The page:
Date of Award

Summer 2007

Document Type


Degree Name

Doctor of Philosophy (PhD)


Urban Studies

Committee Director

John M. Ritz

Committee Member

J. David Branch

Committee Member

Terry L. Jones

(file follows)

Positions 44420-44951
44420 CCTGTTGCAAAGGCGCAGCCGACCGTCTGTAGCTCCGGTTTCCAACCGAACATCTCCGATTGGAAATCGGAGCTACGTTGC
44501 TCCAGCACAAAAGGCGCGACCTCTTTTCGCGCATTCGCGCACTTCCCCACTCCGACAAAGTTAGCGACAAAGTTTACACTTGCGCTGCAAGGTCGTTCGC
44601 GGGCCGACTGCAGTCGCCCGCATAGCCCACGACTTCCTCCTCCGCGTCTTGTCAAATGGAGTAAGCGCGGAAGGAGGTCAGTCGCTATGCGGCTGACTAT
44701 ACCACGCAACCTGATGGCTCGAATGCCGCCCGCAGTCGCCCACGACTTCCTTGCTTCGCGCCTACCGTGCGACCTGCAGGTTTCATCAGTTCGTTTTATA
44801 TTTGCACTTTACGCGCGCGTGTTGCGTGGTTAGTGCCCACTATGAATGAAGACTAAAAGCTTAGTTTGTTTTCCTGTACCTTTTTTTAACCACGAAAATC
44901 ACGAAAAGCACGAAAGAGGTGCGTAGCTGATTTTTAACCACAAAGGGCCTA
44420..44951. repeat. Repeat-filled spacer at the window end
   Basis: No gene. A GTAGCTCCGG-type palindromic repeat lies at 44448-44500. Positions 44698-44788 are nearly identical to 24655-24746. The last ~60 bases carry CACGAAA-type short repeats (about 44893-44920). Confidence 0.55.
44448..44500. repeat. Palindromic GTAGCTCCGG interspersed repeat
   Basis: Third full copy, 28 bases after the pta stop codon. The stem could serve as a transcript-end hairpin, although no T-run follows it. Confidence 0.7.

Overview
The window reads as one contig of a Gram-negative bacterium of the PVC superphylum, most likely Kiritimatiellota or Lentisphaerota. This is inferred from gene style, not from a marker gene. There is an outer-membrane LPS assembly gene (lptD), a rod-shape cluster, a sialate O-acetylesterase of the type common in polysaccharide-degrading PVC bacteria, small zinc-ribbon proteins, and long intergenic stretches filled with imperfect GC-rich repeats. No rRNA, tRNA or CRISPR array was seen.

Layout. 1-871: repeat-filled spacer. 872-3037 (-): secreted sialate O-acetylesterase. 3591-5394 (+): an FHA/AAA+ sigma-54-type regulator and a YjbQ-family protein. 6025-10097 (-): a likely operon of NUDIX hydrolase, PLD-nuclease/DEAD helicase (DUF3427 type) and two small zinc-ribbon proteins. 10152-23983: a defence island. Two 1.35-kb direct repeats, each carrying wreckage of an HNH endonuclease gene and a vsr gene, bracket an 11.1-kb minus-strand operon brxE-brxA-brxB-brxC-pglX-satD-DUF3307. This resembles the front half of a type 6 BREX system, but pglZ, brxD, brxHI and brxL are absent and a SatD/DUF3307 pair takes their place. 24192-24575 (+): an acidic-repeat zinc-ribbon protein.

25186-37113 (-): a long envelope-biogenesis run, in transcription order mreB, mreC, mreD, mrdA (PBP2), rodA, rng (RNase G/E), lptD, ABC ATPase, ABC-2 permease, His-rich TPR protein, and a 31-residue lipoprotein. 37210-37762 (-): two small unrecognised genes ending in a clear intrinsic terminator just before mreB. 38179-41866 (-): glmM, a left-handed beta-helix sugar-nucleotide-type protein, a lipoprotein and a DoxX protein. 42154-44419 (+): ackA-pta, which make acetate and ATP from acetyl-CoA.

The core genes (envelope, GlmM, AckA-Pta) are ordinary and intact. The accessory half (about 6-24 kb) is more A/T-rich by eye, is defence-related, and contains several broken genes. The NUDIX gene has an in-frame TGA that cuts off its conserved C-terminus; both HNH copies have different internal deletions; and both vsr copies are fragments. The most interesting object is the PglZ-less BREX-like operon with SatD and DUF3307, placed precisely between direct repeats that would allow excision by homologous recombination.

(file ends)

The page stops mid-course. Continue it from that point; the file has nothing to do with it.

The educational environment emphasizes student access to instructional opportunities. Many health programs are located in community colleges or hospitals, and in order to advance educational status, students must be able to transfer credits between multiple educational institutions. Unfortunately, programs are not uniform and many fields of study are guided by strict accreditation regulations. These conflicting requirements often make transfer for students cumbersome. Transfer pathways are often considered by institutions on a program by program basis. This research was designed to analyze the existing pathways present in urban Virginian allied health programs in order to establish trends in articulation. These instructional trends highlight methods proven to work as programs seek to establish pathways for students. This research identifies some of the problems that need to be addressed in order to make articulation pathways more accessible for the students seeking to progress to a higher degree. Issues related to articulation include consistency of or lack of articulation policies, transferability of credits, the time and difficulty in establishing working articulation agreements, and inconsistencies among similar programs.